This post took a turn I didn’t plan on, but we cannot enjoy the light if we avoid the dark. Thank you for courageously reading this post with an open mind and heart. Art can change the negative priming we have about aging. Art can bring light to the darkness of aging. Art can inspire us to find joy. Art can change the way we think, but without the support of difficult moments, it remains unsupported. Therefore, we must be bold, dynamic, and engage in the community on the topic of aging.

Art Takes Us from “What” to “Who”

There is a question, a seemingly harmless question, that haunts us in childhood, at the start of young adulthood, and at the end of life, “What do you want to be when you grow up?” As an adult, I still get asked this question, and I have found that with older adults it is a question of, “What were you?” This question has never sat well with me, for reasons I never chose to explore. It is a damaging question and one that should be transformed into, “Who do you want to become?” Our careers, our educational endeavors, only one small part of what makes up our lives. It is fleeting, while our values, beliefs, character, and interests are carried with us throughout our life.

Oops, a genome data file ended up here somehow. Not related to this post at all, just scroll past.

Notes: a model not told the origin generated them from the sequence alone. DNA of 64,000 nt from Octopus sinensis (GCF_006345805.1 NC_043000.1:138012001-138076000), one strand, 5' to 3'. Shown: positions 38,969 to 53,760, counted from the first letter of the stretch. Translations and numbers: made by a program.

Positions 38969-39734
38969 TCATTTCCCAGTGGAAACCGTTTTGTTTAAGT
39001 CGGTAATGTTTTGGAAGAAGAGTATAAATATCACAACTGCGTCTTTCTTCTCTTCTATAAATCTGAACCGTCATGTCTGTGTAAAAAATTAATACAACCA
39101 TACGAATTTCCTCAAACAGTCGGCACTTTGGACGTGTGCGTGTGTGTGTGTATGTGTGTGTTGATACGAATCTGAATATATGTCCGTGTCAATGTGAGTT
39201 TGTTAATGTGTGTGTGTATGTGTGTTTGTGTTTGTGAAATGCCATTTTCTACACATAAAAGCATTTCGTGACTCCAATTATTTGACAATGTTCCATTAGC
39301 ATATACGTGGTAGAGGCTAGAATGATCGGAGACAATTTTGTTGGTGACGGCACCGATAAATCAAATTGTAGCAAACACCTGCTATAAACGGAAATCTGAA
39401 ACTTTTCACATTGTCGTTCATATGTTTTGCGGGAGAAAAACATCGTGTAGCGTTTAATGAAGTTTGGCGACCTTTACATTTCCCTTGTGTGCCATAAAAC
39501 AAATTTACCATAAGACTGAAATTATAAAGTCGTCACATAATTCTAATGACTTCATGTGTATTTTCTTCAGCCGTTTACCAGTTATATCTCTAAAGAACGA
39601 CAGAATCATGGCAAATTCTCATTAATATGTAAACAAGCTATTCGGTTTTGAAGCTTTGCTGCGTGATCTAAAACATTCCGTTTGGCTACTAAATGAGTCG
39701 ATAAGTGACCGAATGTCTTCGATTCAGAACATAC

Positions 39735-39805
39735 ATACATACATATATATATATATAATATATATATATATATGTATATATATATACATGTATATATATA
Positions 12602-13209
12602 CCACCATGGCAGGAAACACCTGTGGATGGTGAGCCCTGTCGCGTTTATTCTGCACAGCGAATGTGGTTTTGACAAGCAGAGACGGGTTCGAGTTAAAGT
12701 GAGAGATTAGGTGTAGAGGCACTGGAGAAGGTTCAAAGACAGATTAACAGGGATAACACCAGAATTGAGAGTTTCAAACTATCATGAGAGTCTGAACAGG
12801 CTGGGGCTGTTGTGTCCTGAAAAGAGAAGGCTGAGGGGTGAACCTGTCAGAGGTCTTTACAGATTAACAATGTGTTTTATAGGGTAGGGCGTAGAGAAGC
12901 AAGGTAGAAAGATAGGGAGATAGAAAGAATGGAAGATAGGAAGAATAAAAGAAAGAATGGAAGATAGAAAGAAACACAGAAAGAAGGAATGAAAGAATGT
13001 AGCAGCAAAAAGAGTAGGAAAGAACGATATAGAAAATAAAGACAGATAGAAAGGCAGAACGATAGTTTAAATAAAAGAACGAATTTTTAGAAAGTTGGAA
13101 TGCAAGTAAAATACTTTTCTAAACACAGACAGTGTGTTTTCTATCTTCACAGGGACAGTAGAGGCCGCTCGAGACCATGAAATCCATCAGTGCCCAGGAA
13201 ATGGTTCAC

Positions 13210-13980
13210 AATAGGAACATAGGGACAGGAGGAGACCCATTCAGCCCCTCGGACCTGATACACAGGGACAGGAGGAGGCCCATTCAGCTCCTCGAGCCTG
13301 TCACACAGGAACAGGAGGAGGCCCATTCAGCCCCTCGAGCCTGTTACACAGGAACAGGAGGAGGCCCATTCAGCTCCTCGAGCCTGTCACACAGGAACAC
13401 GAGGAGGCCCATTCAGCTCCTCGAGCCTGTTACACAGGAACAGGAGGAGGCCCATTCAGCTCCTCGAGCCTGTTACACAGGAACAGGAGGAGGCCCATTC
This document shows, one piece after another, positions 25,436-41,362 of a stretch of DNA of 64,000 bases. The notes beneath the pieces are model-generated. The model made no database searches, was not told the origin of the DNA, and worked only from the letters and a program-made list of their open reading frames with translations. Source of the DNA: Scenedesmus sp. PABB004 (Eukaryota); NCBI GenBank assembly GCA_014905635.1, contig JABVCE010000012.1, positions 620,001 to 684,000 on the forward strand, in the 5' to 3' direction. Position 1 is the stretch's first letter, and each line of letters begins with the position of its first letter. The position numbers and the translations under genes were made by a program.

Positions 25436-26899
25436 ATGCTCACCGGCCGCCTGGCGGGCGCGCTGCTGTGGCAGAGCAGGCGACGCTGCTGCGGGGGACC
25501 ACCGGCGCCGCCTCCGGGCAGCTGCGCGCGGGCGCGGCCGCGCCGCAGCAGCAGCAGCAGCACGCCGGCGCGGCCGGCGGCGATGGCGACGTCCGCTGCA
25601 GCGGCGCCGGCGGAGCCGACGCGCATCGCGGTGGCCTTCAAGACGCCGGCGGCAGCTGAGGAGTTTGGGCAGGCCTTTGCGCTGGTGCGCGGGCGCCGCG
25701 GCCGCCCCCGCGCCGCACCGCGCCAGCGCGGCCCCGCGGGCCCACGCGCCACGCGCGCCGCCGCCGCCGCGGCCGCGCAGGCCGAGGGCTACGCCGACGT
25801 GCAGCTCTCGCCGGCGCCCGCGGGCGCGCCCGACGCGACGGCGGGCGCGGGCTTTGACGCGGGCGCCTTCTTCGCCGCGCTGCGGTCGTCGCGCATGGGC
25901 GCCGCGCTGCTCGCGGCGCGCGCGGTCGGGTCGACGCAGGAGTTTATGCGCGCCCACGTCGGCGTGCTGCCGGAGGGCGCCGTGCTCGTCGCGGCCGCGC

It is more the topic of “what” that is a problem than the question itself. As kids we have answers, often times great and big answers to this question. We want to be doctors, artists, lawyers, firemen, construction workers, businessmen. The list is as endless as the dreams we hold. When we are young adults that question of “what” starts to feel like pressure, we have to select a major in college or decide if we are to go to college, into the army, attend a vocational school, or directly into the workforce. As we graduate and move forward into a career we have to balance the dreams we have and the not yet/maybe not of our reality. We may know where we are going, or we may not. We may know what we are doing, or we may not. We may have the golden ticket to our dream job or a door slammed into our face. The question through all of this remains, “What do you do?” This word, this question comes back when we are older, retired, when asked, “What were you?” and “What did you do for a living?”